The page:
The whole experience, rather than setting her mind at ease, has just made Kipping [a member of the German parliament] all the more suspicious about what is being negotiated.
"Anyone who was going into these negotiations to enhance environmental protection, consumer protection and labor standards would have nothing to fear from transparency," she notes. "Anyone who's engaged in selling out democracy, on the other hand, is obviously going to want to avoid public scrutiny. If Sigmar Gabriel [Minister for Economic Affairs and Energy and Vice Chancellor of Germany] and the negotiators are really so convinced of the benefits of TTIP, why don't they just make the text available to everyone online?"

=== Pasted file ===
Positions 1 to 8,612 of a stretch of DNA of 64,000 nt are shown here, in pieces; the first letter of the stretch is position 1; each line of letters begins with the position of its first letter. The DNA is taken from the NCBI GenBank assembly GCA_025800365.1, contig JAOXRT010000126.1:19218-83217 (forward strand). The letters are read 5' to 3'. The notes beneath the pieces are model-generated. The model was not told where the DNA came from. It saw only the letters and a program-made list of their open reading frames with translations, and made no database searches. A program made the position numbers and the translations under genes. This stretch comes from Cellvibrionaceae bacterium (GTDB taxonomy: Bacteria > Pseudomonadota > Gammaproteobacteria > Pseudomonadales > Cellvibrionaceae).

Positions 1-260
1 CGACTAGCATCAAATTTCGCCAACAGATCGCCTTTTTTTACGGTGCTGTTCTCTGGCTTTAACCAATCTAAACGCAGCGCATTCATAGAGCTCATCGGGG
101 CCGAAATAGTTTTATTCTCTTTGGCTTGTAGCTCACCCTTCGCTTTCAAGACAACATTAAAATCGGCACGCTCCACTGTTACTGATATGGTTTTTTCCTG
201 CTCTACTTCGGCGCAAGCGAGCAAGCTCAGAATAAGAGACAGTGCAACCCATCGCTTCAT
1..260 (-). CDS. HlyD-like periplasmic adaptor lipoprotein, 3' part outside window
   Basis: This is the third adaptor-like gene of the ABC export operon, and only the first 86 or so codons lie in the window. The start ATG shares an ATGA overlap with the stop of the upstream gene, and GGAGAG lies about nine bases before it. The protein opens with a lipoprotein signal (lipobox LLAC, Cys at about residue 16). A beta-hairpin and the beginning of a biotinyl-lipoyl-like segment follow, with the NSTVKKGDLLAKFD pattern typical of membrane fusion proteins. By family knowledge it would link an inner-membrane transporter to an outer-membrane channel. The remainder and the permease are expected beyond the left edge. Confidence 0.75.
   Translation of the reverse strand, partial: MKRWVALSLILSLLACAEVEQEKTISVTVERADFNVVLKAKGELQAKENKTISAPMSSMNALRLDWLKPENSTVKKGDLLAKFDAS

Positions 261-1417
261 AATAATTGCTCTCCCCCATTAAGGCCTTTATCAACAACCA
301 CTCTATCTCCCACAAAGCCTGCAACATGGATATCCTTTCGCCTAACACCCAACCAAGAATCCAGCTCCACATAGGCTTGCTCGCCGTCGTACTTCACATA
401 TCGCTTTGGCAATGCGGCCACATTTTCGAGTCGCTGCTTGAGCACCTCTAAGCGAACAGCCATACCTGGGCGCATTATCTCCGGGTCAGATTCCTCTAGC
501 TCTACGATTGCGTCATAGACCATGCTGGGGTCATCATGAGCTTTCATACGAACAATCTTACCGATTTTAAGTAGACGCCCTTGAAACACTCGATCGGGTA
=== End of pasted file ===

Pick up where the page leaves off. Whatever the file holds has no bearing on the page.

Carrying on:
We’ve lived so long under the spell of hierarchy—from god-kings to feudal lords to party bosses—that only recently have we awakened to see not only that “regular” citizens have the capacity for self-governance, but that without their engagement our huge global crises cannot be addressed. The changes needed for human society simply to survive, let alone thrive, are so profound that the only way we will move toward them is if we ourselves, regular citizens, feel meaningful ownership of solutions through direct engagement. Our problems are too big, interrelated, and pervasive to yield to directives from on high.
—Frances Moore Lappé, excerpt from Time for Progressives to Grow Up